Homicide isn’t limited to just one type of crime or one type of death. Homicides involve defendants who were involved in an accident that killed a person, and they can also be charged with intentional homicide or self-defense homicide. Not every homicide results in the death penalty, and in some cases, no punishment is given. The type of sentencing, punishments, prison time and other factors depend on the facts of what happened. No matter what type of court trial involving homicide, it will be a long process with complex proceedings and questioning.
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First Degree Murder
Every homicide has a degree that will determine the punishment for the crime. First degree is the highest punishment. This is when a defendant is charged with purposefully killing someone. One example is when someone visits a person with the intent to cause deathly harm even if there is no weapon involved.
Most states still have the death penalty. Some regard this to be the ultimate punishment for particularly heinous crimes. However, the death penalty only applies to first-degree murders. To issue a death penalty sentences, certain criteria has to be involved. The defendant must have killed more than one person or killed a police officer in most states to warrant the death penalty. However, state laws do vary on the requirements for the death penalty. In some cases, killing someone for money can also lead to a death penalty sentence.
Other Degrees of Homicide
Even if the homicide wasn’t intentional, lesser degrees exist for homicide. Second-degree murder occurs when the defendant accidentally kills someone while committing another crime. In one instance, if a person breaks into someone’s home and shoots at the homeowner killing him when surprised, the defendant can be charged with a second-degree murder.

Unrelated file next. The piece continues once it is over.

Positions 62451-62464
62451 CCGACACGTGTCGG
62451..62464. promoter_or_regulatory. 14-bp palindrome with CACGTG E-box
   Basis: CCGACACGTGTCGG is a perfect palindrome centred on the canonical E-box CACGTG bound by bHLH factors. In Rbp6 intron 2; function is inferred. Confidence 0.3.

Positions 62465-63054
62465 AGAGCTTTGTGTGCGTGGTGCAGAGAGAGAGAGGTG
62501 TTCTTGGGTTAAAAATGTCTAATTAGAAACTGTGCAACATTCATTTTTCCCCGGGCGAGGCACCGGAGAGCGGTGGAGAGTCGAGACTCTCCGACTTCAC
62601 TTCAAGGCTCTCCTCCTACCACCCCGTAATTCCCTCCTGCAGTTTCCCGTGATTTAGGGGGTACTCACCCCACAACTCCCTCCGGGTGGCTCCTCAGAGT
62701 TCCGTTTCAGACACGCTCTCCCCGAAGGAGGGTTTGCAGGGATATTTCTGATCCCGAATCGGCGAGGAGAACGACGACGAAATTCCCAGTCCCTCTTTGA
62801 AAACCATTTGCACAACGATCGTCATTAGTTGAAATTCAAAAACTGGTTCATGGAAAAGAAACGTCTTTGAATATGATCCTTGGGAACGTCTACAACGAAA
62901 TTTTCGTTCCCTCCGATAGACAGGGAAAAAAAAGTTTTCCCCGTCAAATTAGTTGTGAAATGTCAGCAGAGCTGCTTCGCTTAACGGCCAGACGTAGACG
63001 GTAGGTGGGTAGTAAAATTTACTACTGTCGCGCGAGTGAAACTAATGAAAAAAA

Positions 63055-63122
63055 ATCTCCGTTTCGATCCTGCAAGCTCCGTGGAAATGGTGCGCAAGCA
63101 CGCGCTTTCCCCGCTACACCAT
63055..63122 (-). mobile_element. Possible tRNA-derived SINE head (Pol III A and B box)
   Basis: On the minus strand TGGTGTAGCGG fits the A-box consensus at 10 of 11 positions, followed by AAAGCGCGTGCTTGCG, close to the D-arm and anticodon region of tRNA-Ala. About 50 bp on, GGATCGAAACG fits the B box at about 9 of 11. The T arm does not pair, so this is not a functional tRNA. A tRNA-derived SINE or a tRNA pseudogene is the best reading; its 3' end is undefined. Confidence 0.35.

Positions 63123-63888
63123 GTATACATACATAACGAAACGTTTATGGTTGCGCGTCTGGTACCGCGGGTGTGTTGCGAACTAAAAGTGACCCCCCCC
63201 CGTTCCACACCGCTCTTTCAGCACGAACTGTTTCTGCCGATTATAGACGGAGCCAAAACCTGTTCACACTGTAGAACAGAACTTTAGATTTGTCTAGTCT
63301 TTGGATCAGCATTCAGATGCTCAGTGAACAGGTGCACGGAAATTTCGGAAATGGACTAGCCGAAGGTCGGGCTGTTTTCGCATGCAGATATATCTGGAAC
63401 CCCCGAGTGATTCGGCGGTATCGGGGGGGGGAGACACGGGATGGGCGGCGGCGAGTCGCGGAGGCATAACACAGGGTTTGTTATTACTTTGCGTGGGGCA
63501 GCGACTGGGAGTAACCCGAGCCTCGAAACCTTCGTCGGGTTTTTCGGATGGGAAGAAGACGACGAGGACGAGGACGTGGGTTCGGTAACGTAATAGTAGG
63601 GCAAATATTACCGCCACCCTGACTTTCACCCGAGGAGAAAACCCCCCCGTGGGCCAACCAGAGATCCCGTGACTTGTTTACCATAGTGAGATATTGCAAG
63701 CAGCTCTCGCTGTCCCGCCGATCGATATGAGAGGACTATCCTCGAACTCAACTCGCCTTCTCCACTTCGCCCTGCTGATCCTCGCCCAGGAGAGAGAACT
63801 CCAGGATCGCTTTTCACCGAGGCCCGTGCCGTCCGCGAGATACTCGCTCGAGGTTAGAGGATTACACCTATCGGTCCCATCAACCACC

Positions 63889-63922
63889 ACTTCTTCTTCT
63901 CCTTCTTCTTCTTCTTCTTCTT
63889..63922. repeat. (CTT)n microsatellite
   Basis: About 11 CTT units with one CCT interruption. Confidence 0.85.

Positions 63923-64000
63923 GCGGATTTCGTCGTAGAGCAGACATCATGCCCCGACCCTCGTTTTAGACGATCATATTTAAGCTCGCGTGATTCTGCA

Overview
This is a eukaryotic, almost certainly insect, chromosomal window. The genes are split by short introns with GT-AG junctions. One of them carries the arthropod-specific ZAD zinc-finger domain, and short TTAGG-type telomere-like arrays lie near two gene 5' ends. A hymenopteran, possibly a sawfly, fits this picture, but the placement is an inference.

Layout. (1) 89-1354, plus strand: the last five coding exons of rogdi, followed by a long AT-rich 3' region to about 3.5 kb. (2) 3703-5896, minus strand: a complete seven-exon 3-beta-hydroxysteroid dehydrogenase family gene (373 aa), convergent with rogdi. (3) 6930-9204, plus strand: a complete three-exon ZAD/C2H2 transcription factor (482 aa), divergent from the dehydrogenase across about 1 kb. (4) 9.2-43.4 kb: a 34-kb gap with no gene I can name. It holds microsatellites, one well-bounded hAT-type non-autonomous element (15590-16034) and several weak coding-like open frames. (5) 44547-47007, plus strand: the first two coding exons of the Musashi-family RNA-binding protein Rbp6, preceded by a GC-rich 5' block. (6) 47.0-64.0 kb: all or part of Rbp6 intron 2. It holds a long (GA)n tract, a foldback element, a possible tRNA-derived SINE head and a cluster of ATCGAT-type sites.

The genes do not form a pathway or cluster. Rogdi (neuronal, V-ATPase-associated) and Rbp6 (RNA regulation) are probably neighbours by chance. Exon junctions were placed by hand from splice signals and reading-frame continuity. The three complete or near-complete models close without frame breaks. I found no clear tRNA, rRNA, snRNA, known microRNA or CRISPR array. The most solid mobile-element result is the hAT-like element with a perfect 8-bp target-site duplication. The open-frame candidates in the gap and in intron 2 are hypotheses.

Manslaughter is another degree that has fewer consequences. When an accident or careless behavior leads to the death of someone, the defendant can be charged with manslaughter. This may happen because of a DUI in which the person hit died as a result of the car accident.
In Terms of Self-Defense
If you happen to kill someone while protecting yourself, you can be charged with a less degree of homicide but receive no punishment. However, you have to prove that killing the person was a result of your own life being in danger. For example if someone tries to rob your home and attempts to attack you, shooting them may result in death, in which case you can use self-defense.
Criminal lawyers can seriously help defendants in homicide trials. Negotiating to lesser degrees of homicide is an important part of criminal defense and can seriously help someone avoid the death penalty. With a knowledgeable defense, defendants can approach a homicide trial with the best information and a partner to negotiate the complex procedure involved in this court process.
Guest author Mario Madrid knows that being convicted of a crime can extremely damage a person’s life. He opened up the law firm, Madrid Law, to help people who have been falsely accused of crimes. Mario promises to provide the best criminal defense to dismiss or greatly reduce the charges for all his clients.